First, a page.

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The World Health Organization declared tuberculosis (TB) to be a global emergency in 1993. Since then there has been a resurgence of TB in England and Wales, particularly in London.1,2 Early diagnosis, particularly of infectious cases, is a major factor in the success of control programmes.3 In the UK, TB continues to disproportionately affect vulnerable groups—including the homeless, illicit drug users, alcoholics, and immigrants recently arrived from high prevalence countries. These groups frequently find it difficult to access appropriate health care and often rely on Accident and Emergency (A&E) departments for healthcare provision. We examined how frequently patients with TB attended the local A&E department before their diagnosis and whether their A&E attendances led to a diagnosis of TB being made.
From January 2001 to March 2002 there were 130 notifications of TB at University College London Hospitals. For each patient with TB the A&E department records were examined for the 6 month period before the date of diagnosis. Forty one (31%) of the 130 patients attended the A&E department on 51 occasions during the 6 months prior to diagnosis. Thirty six of the 41 (88%) had no access to a general practitioner; of the remainder, the majority self-referred to A&E. The demographic characteristics of patients attending A&E and the 130 patients were similar. Of A&E attenders, 17 were black African, 13 were Asian, and 11 were white. Eighteen had underlying risk factors for TB (HIV infection in 10, alcohol abuse in five, illicit drug use in one, and renal dialysis in two). The site of infection was pulmonary in 27 (17 smear positive), pleural in five, lymph node in three, meninges in three, abdominal in two, and spinal in one. Of 30 patients who were culture positive, 24 had sensitive TB, two had isoniazid monoresistant disease, two had streptomycin monoresistant disease, and two had multidrug resistant TB.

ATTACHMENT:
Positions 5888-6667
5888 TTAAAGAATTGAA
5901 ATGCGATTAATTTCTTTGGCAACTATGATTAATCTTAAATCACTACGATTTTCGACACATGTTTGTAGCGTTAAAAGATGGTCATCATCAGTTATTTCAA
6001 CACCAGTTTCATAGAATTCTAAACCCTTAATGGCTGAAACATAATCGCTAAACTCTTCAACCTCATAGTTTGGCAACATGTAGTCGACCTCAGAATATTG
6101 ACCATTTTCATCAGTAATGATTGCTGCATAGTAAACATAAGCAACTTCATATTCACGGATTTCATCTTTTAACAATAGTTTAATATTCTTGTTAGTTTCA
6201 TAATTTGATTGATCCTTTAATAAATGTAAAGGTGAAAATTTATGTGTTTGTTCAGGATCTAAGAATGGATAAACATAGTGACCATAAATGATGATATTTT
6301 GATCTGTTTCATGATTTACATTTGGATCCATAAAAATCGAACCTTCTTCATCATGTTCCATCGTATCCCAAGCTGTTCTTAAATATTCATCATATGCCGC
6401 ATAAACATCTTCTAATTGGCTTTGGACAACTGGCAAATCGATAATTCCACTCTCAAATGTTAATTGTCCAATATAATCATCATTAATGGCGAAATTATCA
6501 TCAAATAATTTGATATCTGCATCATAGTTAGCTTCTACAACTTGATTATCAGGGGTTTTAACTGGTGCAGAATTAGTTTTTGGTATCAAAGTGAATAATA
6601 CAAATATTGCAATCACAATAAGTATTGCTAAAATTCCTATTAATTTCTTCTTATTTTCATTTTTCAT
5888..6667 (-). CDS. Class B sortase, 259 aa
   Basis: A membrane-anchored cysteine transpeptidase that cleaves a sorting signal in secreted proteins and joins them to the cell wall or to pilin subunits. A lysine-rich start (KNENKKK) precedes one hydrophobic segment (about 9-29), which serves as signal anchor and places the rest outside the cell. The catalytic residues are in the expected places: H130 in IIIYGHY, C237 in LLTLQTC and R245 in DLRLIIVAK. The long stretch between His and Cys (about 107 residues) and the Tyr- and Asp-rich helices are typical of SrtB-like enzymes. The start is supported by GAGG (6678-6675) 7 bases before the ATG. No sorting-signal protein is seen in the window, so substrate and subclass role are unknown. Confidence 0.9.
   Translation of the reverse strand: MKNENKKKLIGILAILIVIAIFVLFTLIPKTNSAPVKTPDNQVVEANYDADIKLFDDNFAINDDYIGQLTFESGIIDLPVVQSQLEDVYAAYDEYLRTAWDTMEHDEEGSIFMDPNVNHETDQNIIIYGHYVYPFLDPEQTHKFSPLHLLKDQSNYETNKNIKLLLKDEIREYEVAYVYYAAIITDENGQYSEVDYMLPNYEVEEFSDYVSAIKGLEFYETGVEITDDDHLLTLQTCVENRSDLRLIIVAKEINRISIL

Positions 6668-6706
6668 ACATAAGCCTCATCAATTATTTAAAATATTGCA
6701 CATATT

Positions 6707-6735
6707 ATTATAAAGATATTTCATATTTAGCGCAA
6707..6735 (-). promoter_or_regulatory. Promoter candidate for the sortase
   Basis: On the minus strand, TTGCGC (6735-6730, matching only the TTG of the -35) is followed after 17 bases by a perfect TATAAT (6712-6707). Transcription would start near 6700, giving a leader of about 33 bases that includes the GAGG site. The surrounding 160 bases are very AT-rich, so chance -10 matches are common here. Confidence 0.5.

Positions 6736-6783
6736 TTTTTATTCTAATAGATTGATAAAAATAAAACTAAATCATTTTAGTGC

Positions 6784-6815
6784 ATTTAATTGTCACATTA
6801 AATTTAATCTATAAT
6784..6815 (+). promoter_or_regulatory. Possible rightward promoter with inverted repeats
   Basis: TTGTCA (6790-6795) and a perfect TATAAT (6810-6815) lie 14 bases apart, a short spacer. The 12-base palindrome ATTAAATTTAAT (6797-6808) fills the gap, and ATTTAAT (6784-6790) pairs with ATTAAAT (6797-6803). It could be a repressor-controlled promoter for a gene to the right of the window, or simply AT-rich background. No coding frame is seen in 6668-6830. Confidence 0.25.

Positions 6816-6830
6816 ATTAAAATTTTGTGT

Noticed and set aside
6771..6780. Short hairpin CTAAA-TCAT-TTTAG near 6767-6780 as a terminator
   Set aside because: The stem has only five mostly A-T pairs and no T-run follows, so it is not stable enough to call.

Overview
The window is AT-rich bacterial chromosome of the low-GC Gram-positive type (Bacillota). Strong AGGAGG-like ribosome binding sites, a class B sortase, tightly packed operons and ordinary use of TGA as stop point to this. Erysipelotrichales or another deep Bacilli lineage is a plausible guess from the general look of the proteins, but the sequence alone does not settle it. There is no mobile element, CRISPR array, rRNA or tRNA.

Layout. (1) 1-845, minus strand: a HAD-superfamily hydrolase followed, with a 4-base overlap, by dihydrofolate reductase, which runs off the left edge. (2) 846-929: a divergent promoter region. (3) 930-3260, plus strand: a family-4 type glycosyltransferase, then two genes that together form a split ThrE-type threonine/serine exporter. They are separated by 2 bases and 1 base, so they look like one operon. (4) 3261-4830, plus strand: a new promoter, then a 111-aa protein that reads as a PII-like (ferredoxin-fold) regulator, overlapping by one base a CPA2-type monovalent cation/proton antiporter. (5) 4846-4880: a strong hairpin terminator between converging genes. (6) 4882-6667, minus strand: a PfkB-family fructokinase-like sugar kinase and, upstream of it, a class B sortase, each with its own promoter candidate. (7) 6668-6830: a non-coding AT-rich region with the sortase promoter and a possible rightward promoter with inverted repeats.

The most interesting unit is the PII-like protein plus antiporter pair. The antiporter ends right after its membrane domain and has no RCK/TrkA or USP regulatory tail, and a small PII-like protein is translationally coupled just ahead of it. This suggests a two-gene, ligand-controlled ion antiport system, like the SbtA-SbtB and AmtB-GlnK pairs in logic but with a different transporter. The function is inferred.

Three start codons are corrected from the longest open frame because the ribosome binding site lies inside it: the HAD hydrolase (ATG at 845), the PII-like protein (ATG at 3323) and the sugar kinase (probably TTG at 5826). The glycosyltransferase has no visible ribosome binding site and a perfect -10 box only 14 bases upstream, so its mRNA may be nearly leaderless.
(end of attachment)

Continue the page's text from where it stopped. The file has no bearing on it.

Patients were admitted to hospital on 35 of the 51 attendances at the A&E, three directly to the intensive care unit. TB was not diagnosed on five of the 35 occasions (three patients, table 1). Patients were not admitted following the remaining 16 attendances but in three patients a diagnosis of TB was made at the time of A&E attendance. Five patients were referred to (and one already had) an appointment for the TB clinic. In seven patients TB was not diagnosed (table 1).
At this centre almost one third of patients with TB attended the A&E department in the 6 months prior to diagnosis. The diagnosis of TB was missed in 10/41 A&E attendees (24.3%). This may represent an underestimate as patients may have attended other A&E departments, or may have been seen in our A&E department but treated for TB at another hospital. The reason for this high rate of A&E attendance may reflect the inability of this patient group to access appropriate health care. This suggestion is supported by the finding that 69% of patients in whom TB was subsequently found required admission to hospital compared with an overall figure of 6.7% of all A&E attendances during this period.
The diagnosis of TB was made as a direct result of the A&E attendance in three quarters of patients. Possible reasons for missed diagnosis in the remainder include failure to suspect TB, presenting symptoms not typical of TB, other diagnoses being more clinically apparent, and some patients may not have had TB at the time of their A&E presentation.
A&E departments serving vulnerable populations represent an opportunity for the early diagnosis of TB.4 Staff working in this environment should have a high index of suspicion for this diagnosis, particularly in patients at risk of infection, regardless of their reason for A&E attendance.
Competing interests: R F Miller is Editor of Sexually Transmitted Infections, part of the BMJ Publishing Group. The other authors declare no competing interests.
This study was carried out within the guidelines of the University College Hospitals research ethics committee.
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